Might need someone else to confirm, but I think generally the answer is ‘no’. You get scaled back to an appropriate level (ie., if you run a level 20 dungeon, you have the skill set you had at level 20). The reason this isn’t a big deal though is that all dungeons are in the “Dailies” rotation list, and it is worthwhile to do daily dungeons regardless of level. So even though you’re in a level 20 dungeon and there may not be a ton of level 20 players around, the actual pool for groups is everyone on the server.
Yes, you’ll still wait for 15min or so as a DPS but you WILL get a group.
Anyone else enjoying the new raid bosses? Painsmith was a lot of fun on Normal but haven’t tried Heroic mode yet. I might be biased as I didn’t get stuck with chains at all so probably got lucky. Haven’t run into one yet that I really dislike, like the Council fight in Nathria (though the dancing intermission was a nice touch) or Sludgefist with the annoying chain mechanic.
Even if it’s supposed to be funny, can you please avoid lying on my count?
WoW is not dying and I’ve been its strong supporter since beta (and there’s a thread where I say I was enjoying the game just a few months ago). A few posts above it’s still me saying WoW is technically superior to FF14, so there’s no reason why WoW couldn’t dominate for another 10 years. Because it’s still strong and there’s no reason, even in 2021, to call for its death.
The reason of its slow decline, that is far from a “death”, is due to poor direction, that still cannot erode fast enough the strong foundation the game was built on (and also the primary reason why WoW Classic does so well, since it cannot be all nostalgia).
There’s a way to manually fix it, if you want. I went through the main game always at the correct level, I simply switched classes wherever needed. You get past the right level, you switch to a class you left behind, and keep catching up. I kept two classes in sync through all the main game.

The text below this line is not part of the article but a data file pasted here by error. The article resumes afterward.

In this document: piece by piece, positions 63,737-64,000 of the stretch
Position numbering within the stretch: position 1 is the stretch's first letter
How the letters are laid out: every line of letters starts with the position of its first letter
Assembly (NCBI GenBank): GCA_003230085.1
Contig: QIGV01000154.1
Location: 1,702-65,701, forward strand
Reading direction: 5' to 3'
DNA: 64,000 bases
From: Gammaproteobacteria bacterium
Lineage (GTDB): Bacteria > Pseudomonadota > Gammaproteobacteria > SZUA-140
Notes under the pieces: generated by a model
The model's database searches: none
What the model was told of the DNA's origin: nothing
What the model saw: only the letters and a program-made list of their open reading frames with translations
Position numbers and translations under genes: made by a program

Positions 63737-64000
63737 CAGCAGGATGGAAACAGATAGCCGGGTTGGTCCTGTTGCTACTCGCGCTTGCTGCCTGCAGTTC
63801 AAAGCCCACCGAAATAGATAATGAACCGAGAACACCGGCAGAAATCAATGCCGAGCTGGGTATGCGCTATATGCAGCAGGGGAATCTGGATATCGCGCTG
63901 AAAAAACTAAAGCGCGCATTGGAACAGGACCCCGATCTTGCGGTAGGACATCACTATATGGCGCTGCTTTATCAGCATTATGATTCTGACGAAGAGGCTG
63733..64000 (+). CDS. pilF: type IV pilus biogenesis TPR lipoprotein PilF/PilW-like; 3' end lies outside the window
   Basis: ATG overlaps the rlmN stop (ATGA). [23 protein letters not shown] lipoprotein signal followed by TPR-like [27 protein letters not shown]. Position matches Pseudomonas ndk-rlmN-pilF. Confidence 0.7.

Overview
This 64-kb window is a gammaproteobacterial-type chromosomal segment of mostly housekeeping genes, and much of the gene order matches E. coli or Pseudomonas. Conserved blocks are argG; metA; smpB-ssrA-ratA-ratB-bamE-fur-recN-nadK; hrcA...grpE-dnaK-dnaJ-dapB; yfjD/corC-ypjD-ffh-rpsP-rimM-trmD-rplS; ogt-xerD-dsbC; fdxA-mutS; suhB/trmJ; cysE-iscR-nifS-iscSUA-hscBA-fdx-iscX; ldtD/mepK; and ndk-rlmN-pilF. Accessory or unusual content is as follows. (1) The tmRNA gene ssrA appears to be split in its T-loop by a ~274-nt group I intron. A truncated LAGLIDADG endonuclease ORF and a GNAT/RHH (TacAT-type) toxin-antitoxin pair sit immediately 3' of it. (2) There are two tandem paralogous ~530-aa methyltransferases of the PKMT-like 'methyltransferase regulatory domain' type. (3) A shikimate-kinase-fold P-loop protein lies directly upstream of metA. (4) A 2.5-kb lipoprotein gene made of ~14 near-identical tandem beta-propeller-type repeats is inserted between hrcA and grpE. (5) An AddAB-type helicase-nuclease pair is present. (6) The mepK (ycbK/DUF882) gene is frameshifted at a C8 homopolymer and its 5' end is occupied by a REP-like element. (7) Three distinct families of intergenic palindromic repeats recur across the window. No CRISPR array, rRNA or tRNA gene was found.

(the minor caveat is that you cannot use the main quest to catch-up, since the main quest has hardcoded lower level limit. So for example you are level 18, doing a level 18 MQ, you might want to switch to your level 17 healer to catch up, but you cannot complete the quest, because it requires at least 18. What you CAN do, though, is grabbing or completing quests with the proper level, AND then doing the killing with your lower level class. As long you accept and deliver quests at the proper level, you can do the actual tasks within the quest while playing an under-leveled class. So this also helps for catching up.)
It was also a boon in dungeons. I was using DPS doing quests, and then switch to healer whenever I had to hit a dungeon since queues are much shorter for healers and much longer for DPS. And since in dungeons you get tons of experience, you never over-level because everything else outside dungeons you do with a different class.
And in the case you are a completist and ALSO want to do side quests and everything at the proper level (I’ve also done almost all the side quests, never over leveled), you can use more than two classes.
It’s quite great because I needed two for the main game, and then Heavensward lets you unlock new classes right at the cap. So you never really have to grind anything. If you brought two classes in sync at the cap, then Heavensward unlocks another two (if I remember correctly?) now you have four, ready to go. That means every level you have four level-pools worth of content to do before overleveling.
(there’s TONS of content that unlocks between main game and Heavensward, so if you start playing all the stuff, and then go to Heavensward, you’d be already at least halfway to the new level cap before you even begin the expansion. And that’s why you can use the side-classes to expand that content horizontally as far as you want without the risk of overleveling)
And it makes the game also more fun because switching classes keeps it fresher in gameplay.
(I played the game once up to level 35, being constantly massively overleveled, and it was SHIT. So when I restarted some time later I planned everything to never overlevel even a minor quest again)
The side quests, contrary to what most people say, integrate well into the story and are part of it. Even the FLAVOR dialogues you get outside the quests, by simply clicking on named NPCs provide interesting information.
The first five bosses aren’t bad at all on Normal. Then there’s a mechanics check at Painsmith, which isn’t bad once you know what to do and you’ve seen it in action. The added traps mechanic in Heroic PS has caused my group some trouble but I think we’ll get past him this weekend with some reps.